ECS_2016

ECS: crisis management and governance issues


International Affairs, Governance, Crisis management, Advocacy, and Human Rights issues from a new perspective.

It's the worst fighting Europe has seen in 20 years. A serious worsening of the conflict in eastern Ukraine, which started last spring, has thrust the Eastern European nation back in the international spotlight.

How bad has the situation flared up? There has been a "grave escalation" of fighting, and the situation is "dire," in the words of a senior U.S. State Department official. The United Nations has warned of a growing number of civilian deaths as Ukrainian forces battle pro-Russian separatists for control in the Donetsk and Luhansk regions.


The current scenario.

More than 5,000 lives lost. A vast and unfolding humanitarian crisis. The downing of a civilian airliner that shocked the world. A failed ceasefire. And shades of an East-West proxy war.

It's hard to imagine -- but true -- that the raging conflict between Ukraine and Russia, or at least Ukraine and pro-Russian rebels, all started with a humble trade agreement.

As tensions run high more than a year later and Europe now tries to broker a new peace deal between Moscow and Kiev, it's time to look back on how we got here, and where things are headed.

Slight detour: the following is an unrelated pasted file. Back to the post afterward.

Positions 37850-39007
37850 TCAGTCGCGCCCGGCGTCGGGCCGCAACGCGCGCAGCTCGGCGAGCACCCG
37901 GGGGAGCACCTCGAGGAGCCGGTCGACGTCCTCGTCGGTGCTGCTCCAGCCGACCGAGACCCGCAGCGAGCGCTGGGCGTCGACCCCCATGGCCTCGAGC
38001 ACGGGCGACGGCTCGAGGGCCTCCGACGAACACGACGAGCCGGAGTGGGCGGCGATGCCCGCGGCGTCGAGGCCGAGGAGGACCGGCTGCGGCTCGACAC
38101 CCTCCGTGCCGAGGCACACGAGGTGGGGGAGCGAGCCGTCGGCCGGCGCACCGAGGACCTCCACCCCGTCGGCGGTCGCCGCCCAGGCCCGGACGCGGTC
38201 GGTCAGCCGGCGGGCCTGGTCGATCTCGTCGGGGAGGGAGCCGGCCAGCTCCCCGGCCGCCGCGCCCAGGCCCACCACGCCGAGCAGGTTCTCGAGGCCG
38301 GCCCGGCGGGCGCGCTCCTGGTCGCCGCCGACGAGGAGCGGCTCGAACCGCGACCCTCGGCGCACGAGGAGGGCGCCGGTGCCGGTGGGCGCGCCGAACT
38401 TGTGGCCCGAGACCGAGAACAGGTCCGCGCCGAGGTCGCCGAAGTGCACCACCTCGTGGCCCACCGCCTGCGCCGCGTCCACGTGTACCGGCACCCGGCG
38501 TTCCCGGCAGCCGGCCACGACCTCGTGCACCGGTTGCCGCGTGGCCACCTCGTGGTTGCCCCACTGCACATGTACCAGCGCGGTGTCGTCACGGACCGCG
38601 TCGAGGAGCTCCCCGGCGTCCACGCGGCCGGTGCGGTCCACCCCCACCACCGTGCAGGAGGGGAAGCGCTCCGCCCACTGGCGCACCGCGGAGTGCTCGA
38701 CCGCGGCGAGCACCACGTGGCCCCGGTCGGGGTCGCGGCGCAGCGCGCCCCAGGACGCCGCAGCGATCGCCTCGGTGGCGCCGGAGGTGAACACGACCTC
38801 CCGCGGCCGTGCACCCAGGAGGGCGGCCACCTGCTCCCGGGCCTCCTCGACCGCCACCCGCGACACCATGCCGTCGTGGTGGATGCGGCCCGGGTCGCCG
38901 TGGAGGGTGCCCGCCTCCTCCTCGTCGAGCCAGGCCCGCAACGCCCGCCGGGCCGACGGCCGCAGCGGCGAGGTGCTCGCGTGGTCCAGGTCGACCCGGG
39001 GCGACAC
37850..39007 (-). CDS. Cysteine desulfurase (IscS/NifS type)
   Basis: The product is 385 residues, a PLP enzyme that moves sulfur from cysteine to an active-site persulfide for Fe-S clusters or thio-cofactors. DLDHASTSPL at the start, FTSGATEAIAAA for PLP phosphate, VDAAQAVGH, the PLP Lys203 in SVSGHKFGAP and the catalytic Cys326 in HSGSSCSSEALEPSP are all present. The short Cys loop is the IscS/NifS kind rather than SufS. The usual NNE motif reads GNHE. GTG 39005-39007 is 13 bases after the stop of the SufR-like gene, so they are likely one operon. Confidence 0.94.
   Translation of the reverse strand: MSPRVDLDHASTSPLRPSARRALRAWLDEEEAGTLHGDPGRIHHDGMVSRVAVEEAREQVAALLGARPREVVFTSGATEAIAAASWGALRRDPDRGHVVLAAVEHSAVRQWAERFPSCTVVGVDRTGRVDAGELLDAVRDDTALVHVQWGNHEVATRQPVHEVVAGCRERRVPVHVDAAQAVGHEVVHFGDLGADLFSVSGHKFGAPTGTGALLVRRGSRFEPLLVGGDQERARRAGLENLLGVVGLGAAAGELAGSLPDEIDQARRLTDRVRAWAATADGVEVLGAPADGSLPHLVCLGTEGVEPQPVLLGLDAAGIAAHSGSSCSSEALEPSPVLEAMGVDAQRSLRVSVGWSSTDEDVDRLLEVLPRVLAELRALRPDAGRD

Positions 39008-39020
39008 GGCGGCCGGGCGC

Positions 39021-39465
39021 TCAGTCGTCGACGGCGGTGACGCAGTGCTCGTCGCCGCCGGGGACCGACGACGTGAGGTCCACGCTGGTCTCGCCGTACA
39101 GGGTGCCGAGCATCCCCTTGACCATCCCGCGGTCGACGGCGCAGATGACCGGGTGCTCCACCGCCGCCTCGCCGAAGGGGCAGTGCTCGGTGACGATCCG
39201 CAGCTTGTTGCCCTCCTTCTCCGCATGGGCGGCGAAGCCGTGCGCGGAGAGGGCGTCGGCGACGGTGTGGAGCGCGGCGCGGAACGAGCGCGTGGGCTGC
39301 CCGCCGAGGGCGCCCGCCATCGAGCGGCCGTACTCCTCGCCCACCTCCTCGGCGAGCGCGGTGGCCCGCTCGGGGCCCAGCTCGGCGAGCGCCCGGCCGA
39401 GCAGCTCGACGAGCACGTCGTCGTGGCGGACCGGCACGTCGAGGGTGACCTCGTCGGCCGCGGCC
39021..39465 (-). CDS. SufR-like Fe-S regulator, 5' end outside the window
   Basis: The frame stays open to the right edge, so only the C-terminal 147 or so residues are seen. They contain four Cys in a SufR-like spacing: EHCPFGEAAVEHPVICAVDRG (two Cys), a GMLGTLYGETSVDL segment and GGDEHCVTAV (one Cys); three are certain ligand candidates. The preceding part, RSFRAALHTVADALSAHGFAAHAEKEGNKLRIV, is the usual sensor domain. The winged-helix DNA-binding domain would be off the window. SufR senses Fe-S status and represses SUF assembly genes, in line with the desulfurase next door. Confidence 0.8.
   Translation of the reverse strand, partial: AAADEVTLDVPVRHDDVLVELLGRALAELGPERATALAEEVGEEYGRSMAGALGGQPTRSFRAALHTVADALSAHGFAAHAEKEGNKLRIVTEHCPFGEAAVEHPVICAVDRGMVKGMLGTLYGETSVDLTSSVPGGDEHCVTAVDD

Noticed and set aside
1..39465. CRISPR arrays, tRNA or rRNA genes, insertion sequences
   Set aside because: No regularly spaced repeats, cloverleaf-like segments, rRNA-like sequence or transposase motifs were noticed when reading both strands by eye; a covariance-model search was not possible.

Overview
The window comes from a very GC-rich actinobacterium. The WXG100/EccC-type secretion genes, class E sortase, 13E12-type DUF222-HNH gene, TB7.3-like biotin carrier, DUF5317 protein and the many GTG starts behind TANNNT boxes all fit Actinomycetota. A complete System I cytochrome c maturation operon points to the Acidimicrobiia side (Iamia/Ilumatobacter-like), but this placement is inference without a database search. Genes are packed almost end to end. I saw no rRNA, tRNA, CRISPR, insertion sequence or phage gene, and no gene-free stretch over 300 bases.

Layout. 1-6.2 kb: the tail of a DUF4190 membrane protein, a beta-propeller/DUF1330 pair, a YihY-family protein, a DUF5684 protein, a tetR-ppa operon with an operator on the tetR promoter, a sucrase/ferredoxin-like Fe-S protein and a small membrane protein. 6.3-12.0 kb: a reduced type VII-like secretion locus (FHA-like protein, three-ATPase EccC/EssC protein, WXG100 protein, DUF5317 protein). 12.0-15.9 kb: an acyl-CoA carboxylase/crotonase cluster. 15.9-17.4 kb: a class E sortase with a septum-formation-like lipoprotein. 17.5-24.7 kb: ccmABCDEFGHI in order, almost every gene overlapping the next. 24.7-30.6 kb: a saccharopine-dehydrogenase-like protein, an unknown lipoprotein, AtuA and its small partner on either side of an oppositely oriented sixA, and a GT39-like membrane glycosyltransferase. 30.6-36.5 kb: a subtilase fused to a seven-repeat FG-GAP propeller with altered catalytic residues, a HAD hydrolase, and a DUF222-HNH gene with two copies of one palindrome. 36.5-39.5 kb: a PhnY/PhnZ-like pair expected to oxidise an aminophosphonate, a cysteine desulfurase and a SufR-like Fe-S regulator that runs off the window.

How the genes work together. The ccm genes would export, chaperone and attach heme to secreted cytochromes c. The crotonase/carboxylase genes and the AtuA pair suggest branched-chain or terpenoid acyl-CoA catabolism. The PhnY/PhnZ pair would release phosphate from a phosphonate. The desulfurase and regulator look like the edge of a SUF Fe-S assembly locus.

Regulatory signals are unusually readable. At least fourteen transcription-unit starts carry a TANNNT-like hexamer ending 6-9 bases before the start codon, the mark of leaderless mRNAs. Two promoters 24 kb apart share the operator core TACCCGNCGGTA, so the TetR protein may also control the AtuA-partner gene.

Europe is now trying to broker a peace between Ukraine and Russia. German Chancellor Angela Merkel and French President Francois Hollande met privately with Putin on Friday. A Putin spokesman called the meeting "a positive step in settlement of the Ukrainian crisis." Merkel is pushing a peace plan said to be in line with what Russia and Ukraine had earlier agreed to last September in Minsk, Belarus.

But that agreement was shattered by continuing fighting. The exact details of the new peace proposal remained unclear in the wake of the meeting between the two European leaders and Putin. Under the prior agreement reached in Minsk, Ukrainian leaders and pro-Russian rebels had agreed to a complete ceasefire and a creation of a 30-kilometer buffer zone. They also agreed to remove heavy weaponry from the front lines of the conflict. Since then, however, fighting by both sides continued, and now pro-Russian rebels hold significantly more territory, analysts say.

One big question in the latest peace discussion is what would be the starting point for separatist strongholds: the land under rebel control in September and the territory held now, said analyst Michael Kofman of the Wilson Center. The rebels now control about 40% of the territory each of the Donetsk and Luhansk regions and about half of the population in both, Kofman said. The region's value lies in its coal. It's like the West Virginia of the Ukraine, and now Kiev must buy its winter coal back from the rebels.

In the meantime, two key events are expected to unfold in the coming week. Merkel will visit with Obama on Monday, when the two leaders are scheduled to talk about Ukraine and Russia, as well as other matters. At the same time, Obama must decide whether to use diplomacy or weapons to resolve the Ukraine crisis. Kiev is seeking U.S. weapons for the ground war with the separatist, and the White House has acknowledged it's considering sending "lethal" weapons, including anti-tank and anti-mortar systems, to the out-muscled Urkainian infantry.